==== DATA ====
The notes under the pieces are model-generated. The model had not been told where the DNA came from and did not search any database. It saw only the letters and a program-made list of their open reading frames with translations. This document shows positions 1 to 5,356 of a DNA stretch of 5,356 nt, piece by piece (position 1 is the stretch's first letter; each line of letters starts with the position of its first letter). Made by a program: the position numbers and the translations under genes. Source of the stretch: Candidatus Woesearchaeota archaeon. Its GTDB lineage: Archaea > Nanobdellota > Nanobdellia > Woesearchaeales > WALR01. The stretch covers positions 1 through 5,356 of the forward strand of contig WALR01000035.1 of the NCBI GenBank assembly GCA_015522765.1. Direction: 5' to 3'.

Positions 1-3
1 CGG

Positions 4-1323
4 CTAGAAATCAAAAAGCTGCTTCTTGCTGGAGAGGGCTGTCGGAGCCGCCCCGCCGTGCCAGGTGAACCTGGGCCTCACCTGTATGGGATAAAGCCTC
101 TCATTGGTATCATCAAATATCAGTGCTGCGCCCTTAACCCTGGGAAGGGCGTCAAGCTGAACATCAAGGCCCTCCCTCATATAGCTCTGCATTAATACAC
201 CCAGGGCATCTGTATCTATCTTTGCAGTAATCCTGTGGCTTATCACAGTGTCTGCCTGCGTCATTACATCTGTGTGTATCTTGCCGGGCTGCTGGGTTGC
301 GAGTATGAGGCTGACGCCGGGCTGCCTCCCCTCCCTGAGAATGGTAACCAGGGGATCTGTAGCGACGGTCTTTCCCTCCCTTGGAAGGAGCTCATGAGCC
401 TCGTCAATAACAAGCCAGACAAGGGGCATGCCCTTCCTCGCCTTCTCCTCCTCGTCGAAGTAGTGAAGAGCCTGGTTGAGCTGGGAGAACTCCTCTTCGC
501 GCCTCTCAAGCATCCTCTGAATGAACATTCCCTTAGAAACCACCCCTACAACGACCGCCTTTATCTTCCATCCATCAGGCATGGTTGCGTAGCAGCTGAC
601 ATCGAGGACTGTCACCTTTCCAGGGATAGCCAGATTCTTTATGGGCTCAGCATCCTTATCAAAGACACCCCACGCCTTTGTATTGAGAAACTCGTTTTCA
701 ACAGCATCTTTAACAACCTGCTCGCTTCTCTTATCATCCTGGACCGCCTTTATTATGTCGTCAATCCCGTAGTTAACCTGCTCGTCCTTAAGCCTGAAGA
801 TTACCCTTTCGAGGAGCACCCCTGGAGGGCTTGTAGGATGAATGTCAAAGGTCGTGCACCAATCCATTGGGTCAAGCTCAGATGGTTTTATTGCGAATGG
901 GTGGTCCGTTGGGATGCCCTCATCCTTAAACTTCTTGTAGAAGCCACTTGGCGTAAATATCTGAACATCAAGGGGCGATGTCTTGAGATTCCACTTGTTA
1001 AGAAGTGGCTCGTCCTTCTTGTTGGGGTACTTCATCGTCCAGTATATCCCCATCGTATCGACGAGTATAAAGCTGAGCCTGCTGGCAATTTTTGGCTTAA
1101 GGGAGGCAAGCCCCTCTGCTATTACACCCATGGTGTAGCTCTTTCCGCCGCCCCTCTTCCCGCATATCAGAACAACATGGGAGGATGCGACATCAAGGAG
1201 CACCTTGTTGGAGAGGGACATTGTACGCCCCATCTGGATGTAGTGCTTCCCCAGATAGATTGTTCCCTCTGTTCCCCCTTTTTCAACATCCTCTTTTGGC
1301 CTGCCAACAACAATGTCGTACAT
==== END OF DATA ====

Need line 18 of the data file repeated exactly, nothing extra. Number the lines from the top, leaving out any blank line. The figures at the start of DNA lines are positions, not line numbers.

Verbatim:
1301 CTGCCAACAACAATGTCGTACAT